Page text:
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Fault-tolerant flight control system design with application to a Bell-205 helicopter.

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posted on 19.11.2015, 09:19 by Mohammad F. Al-Malki
This thesis addresses the topic of fault-tolerant flight control system (FTFCS) design and focuses on its application to the Bell-205 helicopter. In this context, a fault detection, isolation, and accommodation (FDIA) system has been constructed using artificial neural networks (ANNs) and real flight test data (FTD). The construction of the ANN-based FDIA system considers all the feedback sensors but does not use any of the sensor measurements in the input space of the ANNs. This latter feature increases the reliability of detection and isolation of faults. Desktop simulations of the FDIA system have shown highly acceptable performance. Robust controllers have been designed for the lateral and longitudinal dynamics using the Hinfinity mixed-sensitivity approach. The controllers were then integrated with the aforementioned FDIA systems and tested in simulation. The inspection of various uncertainties, including those due to the presence of the FDIA in the feedback loop, indicated that mu-synthesis may give better results than the Hinfinity design. Therefore, an improved FTFCS system was designed using mu-synthesis. The functioning of the integrated systems is acceptable but their accuracy needs to be further verified on the nonlinear model. Use of mu-synthesis helped to identify areas for further improvement. In addition to the design work that was carried out in the thesis, a theoretical investigation was conducted to study the impact of the faults on the Algebraic Riccati Equations (AREs) that are normally solved when finding stabilizing Hinfinity controllers. Accordingly, a new FTFCS scheme which is based on solving a new set of AREs is proposed. The solutions of the Riccati equations are corrected adaptively. The controller has a particular structure and only certain parts of it need updating. The advantages of this approach include possible smooth transfer when updating and less computations when compared with switched controllers.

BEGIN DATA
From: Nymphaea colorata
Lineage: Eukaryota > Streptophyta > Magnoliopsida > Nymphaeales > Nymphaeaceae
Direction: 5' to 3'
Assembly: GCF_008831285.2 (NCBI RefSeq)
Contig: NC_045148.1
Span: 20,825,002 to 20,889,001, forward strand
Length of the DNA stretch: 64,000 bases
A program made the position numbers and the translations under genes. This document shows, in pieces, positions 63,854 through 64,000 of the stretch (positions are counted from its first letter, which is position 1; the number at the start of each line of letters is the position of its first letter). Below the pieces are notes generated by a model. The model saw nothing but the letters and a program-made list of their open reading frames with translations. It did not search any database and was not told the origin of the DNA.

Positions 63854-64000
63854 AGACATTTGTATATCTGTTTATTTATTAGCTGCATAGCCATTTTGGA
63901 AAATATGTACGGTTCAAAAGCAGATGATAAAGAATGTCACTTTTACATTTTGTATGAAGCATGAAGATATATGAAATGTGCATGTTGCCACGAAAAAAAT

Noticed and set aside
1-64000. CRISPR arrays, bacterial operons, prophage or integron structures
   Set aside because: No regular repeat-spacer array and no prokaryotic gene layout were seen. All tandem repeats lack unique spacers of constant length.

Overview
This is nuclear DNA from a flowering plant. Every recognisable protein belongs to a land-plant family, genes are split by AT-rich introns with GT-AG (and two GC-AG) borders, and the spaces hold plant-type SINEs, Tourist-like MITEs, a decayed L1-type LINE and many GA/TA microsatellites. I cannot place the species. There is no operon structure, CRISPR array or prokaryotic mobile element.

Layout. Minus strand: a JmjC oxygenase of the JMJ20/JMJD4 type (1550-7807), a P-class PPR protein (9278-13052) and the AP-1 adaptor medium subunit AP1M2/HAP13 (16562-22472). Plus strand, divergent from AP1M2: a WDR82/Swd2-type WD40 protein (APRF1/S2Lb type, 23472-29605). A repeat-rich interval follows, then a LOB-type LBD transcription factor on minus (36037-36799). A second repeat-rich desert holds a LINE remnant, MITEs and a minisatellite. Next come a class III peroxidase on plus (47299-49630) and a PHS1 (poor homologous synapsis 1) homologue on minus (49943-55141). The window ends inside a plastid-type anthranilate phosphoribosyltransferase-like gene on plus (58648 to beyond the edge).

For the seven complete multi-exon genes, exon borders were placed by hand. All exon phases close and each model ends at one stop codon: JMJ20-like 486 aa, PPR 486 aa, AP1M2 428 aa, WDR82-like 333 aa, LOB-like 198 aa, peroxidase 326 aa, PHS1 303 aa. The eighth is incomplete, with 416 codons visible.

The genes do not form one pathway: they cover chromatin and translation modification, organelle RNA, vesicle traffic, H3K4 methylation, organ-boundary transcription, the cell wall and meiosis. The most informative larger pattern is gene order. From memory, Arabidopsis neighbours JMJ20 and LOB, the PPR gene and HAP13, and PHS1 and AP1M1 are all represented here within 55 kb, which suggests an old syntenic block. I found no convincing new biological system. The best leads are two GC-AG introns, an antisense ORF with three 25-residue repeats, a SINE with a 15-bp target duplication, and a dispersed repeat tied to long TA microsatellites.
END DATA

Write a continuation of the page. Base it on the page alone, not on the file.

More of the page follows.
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Physics and Astronomy

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University of Leicester

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